The way that the college education system is set up, there is in-state tuition and out-of-state tuition. At the community college level (no dorms, students expected to live at home), there is the level of “resident” (live within the community the college is located in, aka, you are close enough to commute to college), “in-state”, and “out-of-state”. Each of those levels has a different tuition value.
Can’t I just play Intertops poker bonus, win the mega jackpot, and not think about college tuition and financial aid? Okay, back to reality.
How does community college tuition work, examples of two colleges
Here are tuition figures for Oakton Community College (Cook County, Illinois) — assume 18 credit hours per semester:
- Residents of district 535 — $136.25 per credit hour ($4,905 per year)
- Illinois residents, out of district — $367.00 per credit hour. ($13,212 per year)
- Out of state residents — $439 per credit hour. ($15,804 per year)
- International Students (with visas) — $439 ($15,804 per year)
The University of Illinois tuition:
- Illinois residents: $17,138-$22,324 per year
- Out-of-state residents, $35,110-$42,796 per year
- International Students, $36,018-$45,774 per year
Illinois has a “Tuition Guaranteed Law” that says that the tuition you pay your first year is the tuition you pay for all of the years at the college.
I live in Cook County, Illinois and Oakton Community College is my local community college. I visit their website, and great, they have the following majors are certificates:
List of Oakton Community College Automotive Related Degrees and Certificates:
- Automotive Technology A.A.S
- Automotive Technology Certificate
- Automotive Technology Powertrain Certificate
- Automotive Electrical Systems Certificate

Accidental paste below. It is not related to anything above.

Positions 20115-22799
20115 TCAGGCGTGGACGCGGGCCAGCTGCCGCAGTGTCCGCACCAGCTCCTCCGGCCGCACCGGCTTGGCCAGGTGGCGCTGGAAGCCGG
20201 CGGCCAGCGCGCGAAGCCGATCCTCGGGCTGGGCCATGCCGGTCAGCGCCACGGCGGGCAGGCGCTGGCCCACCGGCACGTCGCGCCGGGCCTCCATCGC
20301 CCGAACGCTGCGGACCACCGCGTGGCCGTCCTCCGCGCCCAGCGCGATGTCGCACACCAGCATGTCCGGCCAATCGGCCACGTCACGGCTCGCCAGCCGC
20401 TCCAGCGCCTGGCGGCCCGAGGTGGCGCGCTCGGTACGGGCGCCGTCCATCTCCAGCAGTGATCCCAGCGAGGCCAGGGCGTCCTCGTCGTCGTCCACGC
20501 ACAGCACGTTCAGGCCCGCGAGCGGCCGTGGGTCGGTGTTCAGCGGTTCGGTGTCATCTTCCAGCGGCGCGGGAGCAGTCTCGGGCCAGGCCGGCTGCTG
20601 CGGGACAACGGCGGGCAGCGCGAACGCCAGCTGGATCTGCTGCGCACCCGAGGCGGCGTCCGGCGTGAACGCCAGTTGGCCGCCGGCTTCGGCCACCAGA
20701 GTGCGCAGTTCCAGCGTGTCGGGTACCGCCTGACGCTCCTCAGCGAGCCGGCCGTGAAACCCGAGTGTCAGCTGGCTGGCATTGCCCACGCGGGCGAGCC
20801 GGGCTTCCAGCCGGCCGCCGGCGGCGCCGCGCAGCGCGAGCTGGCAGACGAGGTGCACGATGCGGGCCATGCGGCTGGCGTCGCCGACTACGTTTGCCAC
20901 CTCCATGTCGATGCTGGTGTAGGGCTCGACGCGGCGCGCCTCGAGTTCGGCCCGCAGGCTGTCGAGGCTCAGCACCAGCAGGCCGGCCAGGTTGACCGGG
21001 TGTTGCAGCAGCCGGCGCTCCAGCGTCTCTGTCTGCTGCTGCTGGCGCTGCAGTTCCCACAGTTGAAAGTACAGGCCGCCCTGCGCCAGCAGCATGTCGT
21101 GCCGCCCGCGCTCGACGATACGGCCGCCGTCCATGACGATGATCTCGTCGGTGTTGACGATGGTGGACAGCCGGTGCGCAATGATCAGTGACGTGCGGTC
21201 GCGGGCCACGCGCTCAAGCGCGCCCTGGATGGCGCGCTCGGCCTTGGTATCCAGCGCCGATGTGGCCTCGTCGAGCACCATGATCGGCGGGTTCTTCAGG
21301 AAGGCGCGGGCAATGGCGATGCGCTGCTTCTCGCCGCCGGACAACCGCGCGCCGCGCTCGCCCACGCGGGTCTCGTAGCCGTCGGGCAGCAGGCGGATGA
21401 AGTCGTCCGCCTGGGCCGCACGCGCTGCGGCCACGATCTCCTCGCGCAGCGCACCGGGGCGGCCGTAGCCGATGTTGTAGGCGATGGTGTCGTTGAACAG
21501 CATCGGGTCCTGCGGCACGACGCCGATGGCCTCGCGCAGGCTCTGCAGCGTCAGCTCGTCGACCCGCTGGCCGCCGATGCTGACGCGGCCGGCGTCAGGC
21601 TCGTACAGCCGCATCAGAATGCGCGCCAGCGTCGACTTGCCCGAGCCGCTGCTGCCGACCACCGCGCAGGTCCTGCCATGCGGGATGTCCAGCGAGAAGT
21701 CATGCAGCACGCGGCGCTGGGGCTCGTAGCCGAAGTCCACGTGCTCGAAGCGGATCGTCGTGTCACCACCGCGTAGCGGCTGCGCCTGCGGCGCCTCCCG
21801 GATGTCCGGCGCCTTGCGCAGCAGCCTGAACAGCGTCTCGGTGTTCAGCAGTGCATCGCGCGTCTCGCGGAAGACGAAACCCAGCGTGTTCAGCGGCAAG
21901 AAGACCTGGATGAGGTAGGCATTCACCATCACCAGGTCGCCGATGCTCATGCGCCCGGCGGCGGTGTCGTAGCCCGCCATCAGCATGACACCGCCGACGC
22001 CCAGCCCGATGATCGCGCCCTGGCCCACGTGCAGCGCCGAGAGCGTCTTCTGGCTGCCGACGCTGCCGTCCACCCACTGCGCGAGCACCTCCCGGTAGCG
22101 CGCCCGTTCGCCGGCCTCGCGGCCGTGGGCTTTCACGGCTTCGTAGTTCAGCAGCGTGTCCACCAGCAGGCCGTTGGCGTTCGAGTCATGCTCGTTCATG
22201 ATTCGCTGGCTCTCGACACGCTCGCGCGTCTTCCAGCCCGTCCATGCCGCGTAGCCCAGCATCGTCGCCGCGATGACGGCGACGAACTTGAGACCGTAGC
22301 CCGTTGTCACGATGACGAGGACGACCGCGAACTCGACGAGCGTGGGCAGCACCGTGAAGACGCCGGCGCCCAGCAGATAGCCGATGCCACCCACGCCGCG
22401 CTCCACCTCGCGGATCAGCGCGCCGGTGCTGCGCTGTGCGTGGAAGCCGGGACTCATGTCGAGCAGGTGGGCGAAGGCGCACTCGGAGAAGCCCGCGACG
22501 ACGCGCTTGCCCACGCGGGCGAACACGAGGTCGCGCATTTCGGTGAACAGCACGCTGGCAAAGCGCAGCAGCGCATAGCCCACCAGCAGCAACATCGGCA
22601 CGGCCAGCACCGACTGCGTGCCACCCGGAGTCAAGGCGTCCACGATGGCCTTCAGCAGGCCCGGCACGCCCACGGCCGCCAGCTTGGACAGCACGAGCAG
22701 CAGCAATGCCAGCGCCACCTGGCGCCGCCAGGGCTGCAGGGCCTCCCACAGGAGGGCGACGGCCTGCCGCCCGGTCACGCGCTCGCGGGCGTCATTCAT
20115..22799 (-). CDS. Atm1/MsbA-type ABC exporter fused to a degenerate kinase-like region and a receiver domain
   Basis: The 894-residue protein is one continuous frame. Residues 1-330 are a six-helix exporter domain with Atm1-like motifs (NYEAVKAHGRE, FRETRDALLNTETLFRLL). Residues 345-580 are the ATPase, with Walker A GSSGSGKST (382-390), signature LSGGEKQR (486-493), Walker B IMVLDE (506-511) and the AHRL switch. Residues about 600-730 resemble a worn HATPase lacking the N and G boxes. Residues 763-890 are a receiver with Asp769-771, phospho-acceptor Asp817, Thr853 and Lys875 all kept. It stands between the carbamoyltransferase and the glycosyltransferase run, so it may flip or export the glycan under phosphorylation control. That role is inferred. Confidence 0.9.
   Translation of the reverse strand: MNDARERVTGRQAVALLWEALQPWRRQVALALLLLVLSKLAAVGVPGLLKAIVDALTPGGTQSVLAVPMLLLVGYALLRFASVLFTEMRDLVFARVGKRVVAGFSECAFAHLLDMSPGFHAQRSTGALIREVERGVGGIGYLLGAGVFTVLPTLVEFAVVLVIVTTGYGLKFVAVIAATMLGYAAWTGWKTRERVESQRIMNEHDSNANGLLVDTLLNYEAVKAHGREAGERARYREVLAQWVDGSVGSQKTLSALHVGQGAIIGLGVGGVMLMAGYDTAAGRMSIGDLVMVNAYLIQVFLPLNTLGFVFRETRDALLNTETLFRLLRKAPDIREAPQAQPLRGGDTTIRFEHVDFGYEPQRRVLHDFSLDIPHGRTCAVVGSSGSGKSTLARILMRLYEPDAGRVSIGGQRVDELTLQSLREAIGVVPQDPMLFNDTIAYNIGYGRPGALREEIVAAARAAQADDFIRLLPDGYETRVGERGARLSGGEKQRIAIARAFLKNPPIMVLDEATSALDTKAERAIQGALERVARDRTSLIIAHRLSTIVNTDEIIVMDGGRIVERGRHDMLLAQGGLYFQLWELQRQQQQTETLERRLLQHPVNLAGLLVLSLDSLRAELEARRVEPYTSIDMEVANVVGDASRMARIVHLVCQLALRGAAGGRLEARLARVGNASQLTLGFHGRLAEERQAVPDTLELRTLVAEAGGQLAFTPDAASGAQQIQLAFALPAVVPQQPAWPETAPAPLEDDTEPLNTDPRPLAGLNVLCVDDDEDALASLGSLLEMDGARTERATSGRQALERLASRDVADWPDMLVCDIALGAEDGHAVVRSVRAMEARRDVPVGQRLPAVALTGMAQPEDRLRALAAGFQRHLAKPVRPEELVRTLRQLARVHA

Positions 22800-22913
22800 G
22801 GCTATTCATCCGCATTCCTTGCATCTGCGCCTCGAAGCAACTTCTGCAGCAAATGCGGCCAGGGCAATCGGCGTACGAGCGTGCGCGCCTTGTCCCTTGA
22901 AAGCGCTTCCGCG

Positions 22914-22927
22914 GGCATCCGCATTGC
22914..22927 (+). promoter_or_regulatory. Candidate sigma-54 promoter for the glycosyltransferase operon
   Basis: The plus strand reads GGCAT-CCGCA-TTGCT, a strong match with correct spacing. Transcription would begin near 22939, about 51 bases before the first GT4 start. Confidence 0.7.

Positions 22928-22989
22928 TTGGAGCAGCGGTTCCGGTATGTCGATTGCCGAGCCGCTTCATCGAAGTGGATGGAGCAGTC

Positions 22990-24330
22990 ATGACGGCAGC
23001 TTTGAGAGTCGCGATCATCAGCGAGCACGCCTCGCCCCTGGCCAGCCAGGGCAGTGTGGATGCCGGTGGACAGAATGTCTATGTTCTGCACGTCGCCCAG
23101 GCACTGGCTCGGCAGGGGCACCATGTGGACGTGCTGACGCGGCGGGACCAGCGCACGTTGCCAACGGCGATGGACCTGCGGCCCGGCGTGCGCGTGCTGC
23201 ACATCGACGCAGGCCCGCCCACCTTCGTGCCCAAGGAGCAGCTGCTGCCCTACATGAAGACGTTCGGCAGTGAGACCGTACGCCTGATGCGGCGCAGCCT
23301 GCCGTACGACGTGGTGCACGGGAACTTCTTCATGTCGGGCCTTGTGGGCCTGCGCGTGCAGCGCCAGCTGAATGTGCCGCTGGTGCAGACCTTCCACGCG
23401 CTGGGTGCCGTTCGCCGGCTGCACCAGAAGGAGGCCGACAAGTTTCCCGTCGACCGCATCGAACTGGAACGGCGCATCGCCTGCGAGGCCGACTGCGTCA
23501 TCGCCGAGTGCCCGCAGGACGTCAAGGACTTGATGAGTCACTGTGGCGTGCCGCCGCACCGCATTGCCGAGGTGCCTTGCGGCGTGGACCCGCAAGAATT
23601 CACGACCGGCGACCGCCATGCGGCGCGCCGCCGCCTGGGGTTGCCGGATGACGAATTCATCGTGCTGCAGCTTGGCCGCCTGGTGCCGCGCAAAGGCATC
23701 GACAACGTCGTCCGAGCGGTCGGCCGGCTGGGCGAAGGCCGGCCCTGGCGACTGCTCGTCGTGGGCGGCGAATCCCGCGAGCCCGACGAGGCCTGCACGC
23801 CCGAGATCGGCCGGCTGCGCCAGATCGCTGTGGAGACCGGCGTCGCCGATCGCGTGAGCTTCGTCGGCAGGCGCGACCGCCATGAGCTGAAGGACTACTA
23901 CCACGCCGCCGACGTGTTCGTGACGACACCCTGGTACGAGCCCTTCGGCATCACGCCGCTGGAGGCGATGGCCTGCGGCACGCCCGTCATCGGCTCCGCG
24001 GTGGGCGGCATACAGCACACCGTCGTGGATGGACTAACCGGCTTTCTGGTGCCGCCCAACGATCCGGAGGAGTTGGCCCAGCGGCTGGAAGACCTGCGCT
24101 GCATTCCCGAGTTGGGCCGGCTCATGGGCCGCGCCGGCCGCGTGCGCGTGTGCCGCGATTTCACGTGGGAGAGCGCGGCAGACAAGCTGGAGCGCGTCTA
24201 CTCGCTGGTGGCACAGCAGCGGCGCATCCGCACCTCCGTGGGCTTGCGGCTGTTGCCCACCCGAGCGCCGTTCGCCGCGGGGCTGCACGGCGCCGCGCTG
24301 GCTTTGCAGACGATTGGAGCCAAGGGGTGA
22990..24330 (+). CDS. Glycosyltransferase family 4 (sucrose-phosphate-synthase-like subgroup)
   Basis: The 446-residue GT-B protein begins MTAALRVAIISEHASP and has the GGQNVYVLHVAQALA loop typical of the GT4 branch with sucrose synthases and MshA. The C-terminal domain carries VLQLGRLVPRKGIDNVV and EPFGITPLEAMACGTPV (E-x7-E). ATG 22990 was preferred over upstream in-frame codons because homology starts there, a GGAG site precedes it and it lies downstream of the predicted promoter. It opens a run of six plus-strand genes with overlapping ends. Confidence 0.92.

- Automotive Engines Certificate
- Automotive Engine Performance and Emissions Certificate
- Automotive Heating and Air Conditioning Certificate
- Automotive Transmission and Powertrain Certificate
- Automotive Under Car Certificate
Since my career goals are to eventually open up my own Automotive Repair Shop, the Automotive Technology A.A.S. is the one that appeals to me. I will also need to know the business side of things for small businesses (accounting, human resources, people management, marketing, etc.). There is no major at Oakton Community College called “entrepreneur”. Maybe other courses will meet my educational needs and maybe they will not.
Oakton Community College is an option. If I had to, I could make it work. But is it really the best choice for my future career goals? What else is out there?
Since Michigan is the Automotive Capitol of the United States, I decided to do a quick search at what is available at the community colleges in Michigan.
I find Macomb Community College. I do a search for their list of majors:
- Automotive Systems Technology – Mechatronics, AAS (I could transfer to a 4-year college, major in mechatronics engineering, and design the next generation of automobiles)
- Automotive Technology, AAS (that would definitely give me the foundation to open my own automotive repair shop)
- Entrepreneurship (it is a certificate program, but at least I will get the business knowledge that I need regardless of if I major in Automotive Technology or Automotive Systems Technology.
So now I look at the cost of the school:
- Resident, $106 ($3816 per year)
- In State, $198 ($7124 per year)
- Out of State, $252 ($9072 per year)
Is the current system fair?
I my opinion, when you are talking about a major that exists in both colleges, it makes sense that a person should be encouraged to attend their local community college. The student could live at home, so the end college expenses will not be so high.
But what about in our example? Clearly, for a person who is thinking about possibly doing a career in research and development in the automotive industry, Maccomb Community College definitely has its academic advantages over Oakton Community College. Both schools are excellent schools, in terms of general education requirements (Mathematics, English, Science, History, etc.). But in terms of specific courses for a specific major for specific career goals, in our example of a person wanting to major in research and development in the automotive industry, Maccomb Community College clearly has its advantages.
But now a student is faced with tuition costs that are double what the student would pay in their local community college, just because what they want to major in is not available at their local community college.
What I think that tuition plans should be …